Usually, the keywords these tracking systems look for are the very keywords mentioned in the description of the job opening. So, if you’re willing to put in a little extra effort to make sure your resume uses the same terminology and phrases like those in the job description, you can bet that your resume will earn a top score.

Get Hired Faster with Jobscan to optimize your resume! Applicant Tracking Systems are keeping you from your dream job! Try Jobscan to give yourself a job search boost.

#tips #resumewriting #advice

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Barb Brandon
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over 6 months ago

Just came across some interesting job search information and wanted to share. This info and more is available on YouTube...work it daily

One thing thats covered is to ask questions so the interviewer sees that you're interested in the position and enhances communication with your interviewer vs that dreaded dead air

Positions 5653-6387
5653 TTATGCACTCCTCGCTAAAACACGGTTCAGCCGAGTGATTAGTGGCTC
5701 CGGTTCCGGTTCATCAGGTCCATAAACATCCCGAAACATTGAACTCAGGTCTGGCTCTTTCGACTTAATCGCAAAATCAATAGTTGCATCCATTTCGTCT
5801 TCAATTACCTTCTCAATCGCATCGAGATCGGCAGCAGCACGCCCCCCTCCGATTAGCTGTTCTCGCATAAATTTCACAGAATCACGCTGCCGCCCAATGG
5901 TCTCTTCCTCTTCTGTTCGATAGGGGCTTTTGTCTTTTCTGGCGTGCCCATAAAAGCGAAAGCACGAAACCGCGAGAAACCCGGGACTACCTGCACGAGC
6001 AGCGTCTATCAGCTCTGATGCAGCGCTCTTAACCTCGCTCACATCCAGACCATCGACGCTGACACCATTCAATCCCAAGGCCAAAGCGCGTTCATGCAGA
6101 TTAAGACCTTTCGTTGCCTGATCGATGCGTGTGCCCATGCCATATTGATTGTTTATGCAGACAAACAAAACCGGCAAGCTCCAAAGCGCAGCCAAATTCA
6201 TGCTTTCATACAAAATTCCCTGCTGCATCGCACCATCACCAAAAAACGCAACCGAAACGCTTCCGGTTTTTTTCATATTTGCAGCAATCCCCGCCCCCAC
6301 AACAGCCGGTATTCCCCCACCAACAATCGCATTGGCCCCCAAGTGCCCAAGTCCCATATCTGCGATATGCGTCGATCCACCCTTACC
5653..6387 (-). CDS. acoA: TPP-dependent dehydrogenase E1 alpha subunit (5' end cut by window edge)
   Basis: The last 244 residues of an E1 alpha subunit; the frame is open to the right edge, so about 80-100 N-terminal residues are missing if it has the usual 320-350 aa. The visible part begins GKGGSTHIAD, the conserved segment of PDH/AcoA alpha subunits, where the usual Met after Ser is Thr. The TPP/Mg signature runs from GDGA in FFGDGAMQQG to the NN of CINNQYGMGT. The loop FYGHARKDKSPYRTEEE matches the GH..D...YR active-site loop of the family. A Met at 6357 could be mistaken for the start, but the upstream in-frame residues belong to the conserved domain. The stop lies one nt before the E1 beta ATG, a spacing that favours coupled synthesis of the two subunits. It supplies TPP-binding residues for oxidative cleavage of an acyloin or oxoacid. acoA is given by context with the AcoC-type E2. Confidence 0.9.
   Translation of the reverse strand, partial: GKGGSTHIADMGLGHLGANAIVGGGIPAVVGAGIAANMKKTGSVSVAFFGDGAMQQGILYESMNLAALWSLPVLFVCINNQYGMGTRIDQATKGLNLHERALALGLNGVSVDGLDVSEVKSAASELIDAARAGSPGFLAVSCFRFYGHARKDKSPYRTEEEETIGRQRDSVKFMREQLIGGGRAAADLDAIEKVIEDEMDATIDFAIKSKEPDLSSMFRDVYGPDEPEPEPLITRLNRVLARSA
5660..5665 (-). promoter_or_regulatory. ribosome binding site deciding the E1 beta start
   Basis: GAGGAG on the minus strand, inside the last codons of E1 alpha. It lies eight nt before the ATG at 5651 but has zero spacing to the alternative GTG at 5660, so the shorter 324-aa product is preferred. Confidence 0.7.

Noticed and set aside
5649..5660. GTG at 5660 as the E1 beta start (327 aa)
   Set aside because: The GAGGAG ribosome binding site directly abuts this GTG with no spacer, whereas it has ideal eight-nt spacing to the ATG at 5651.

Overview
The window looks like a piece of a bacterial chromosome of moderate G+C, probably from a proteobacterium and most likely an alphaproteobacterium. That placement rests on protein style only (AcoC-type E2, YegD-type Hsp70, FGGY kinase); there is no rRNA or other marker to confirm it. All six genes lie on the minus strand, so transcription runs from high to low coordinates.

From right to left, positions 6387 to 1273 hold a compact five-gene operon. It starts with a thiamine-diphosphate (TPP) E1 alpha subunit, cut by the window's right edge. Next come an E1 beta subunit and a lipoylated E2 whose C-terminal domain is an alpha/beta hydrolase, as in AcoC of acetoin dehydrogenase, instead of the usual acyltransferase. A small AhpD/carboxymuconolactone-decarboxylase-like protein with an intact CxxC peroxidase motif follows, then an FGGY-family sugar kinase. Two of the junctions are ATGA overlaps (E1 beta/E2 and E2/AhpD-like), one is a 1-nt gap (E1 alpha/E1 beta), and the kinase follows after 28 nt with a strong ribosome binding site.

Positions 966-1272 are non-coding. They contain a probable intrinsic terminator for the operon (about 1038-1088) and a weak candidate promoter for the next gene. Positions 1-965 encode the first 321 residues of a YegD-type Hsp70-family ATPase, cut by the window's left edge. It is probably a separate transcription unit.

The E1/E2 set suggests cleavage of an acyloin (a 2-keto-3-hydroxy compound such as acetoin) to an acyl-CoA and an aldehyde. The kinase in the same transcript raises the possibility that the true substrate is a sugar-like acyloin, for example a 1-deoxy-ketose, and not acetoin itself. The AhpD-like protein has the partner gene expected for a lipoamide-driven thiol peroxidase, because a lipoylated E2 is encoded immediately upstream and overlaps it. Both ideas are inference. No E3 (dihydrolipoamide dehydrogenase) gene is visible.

1. How did you come to work here or what do you live most about working here?

The answer will give you insight into the company, it's employees, and other information. 2. Tell me what made a recent hire successful Again this shows interest in what you can do to not only get the job but keep the job and possibly even get a promotion later. By asking what made someone successful you show that you want to be successful and not just come to work each day. 3. What challenges will this position help the company overcome. Alll companies have challenges. This answer will give you insight into what the company may be facing or if they are expanding, etc. It also shows that you see this as helping them to be successful vs just a paycheck. It may be a time to expand how past experiences and how you helped achieve goals. 4. What skills or experiences would make me a better candidate. Especially important if your resume is limited to several points or one or two jobs. Its a chance to respond with how you know a skill or have an experience from volunteering or you can explain other skills not included in order to keep your resume concise versus several pages long